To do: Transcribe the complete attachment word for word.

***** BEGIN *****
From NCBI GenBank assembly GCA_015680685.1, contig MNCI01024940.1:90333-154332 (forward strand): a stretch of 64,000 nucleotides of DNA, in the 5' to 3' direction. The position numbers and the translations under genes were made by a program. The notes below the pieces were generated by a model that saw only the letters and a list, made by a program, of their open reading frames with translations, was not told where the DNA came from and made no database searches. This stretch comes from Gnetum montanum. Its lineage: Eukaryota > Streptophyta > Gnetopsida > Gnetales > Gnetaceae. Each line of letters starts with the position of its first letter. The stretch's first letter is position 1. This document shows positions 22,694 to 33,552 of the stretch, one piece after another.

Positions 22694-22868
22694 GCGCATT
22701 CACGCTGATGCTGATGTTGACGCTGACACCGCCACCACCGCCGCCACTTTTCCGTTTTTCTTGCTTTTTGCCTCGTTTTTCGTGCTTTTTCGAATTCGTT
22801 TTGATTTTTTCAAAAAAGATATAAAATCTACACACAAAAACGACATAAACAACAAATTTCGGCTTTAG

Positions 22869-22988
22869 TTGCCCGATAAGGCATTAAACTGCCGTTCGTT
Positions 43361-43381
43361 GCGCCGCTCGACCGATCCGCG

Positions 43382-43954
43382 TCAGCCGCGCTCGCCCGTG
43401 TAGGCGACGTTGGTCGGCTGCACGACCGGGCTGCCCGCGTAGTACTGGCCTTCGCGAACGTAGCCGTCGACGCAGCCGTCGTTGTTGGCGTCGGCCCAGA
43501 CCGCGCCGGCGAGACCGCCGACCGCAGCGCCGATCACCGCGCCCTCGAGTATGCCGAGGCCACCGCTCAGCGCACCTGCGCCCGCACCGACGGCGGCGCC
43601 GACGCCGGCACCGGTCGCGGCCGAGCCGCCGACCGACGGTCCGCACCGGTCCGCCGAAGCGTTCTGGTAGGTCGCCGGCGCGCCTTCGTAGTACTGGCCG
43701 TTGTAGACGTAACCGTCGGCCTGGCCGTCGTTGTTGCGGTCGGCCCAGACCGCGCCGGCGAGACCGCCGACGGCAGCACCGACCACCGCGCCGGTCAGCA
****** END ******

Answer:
From NCBI GenBank assembly GCA_015680685.1, contig MNCI01024940.1:90333-154332 (forward strand): a stretch of 64,000 nucleotides of DNA, in the 5' to 3' direction. The position numbers and the translations under genes were made by a program. The notes below the pieces were generated by a model that saw only the letters and a list, made by a program, of their open reading frames with translations, was not told where the DNA came from and made no database searches. This stretch comes from Gnetum montanum. Its lineage: Eukaryota > Streptophyta > Gnetopsida > Gnetales > Gnetaceae. Each line of letters starts with the position of its first letter. The stretch's first letter is position 1. This document shows positions 22,694 to 33,552 of the stretch, one piece after another.

Positions 22694-22868
22694 GCGCATT
22701 CACGCTGATGCTGATGTTGACGCTGACACCGCCACCACCGCCGCCACTTTTCCGTTTTTCTTGCTTTTTGCCTCGTTTTTCGTGCTTTTTCGAATTCGTT
22801 TTGATTTTTTCAAAAAAGATATAAAATCTACACACAAAAACGACATAAACAACAAATTTCGGCTTTAG

Positions 22869-22988
22869 TTGCCCGATAAGGCATTAAACTGCCGTTCGTT
Positions 43361-43381
43361 GCGCCGCTCGACCGATCCGCG

Positions 43382-43954
43382 TCAGCCGCGCTCGCCCGTG
43401 TAGGCGACGTTGGTCGGCTGCACGACCGGGCTGCCCGCGTAGTACTGGCCTTCGCGAACGTAGCCGTCGACGCAGCCGTCGTTGTTGGCGTCGGCCCAGA
43501 CCGCGCCGGCGAGACCGCCGACCGCAGCGCCGATCACCGCGCCCTCGAGTATGCCGAGGCCACCGCTCAGCGCACCTGCGCCCGCACCGACGGCGGCGCC
43601 GACGCCGGCACCGGTCGCGGCCGAGCCGCCGACCGACGGTCCGCACCGGTCCGCCGAAGCGTTCTGGTAGGTCGCCGGCGCGCCTTCGTAGTACTGGCCG
43701 TTGTAGACGTAACCGTCGGCCTGGCCGTCGTTGTTGCGGTCGGCCCAGACCGCGCCGGCGAGACCGCCGACGGCAGCACCGACCACCGCGCCGGTCAGCA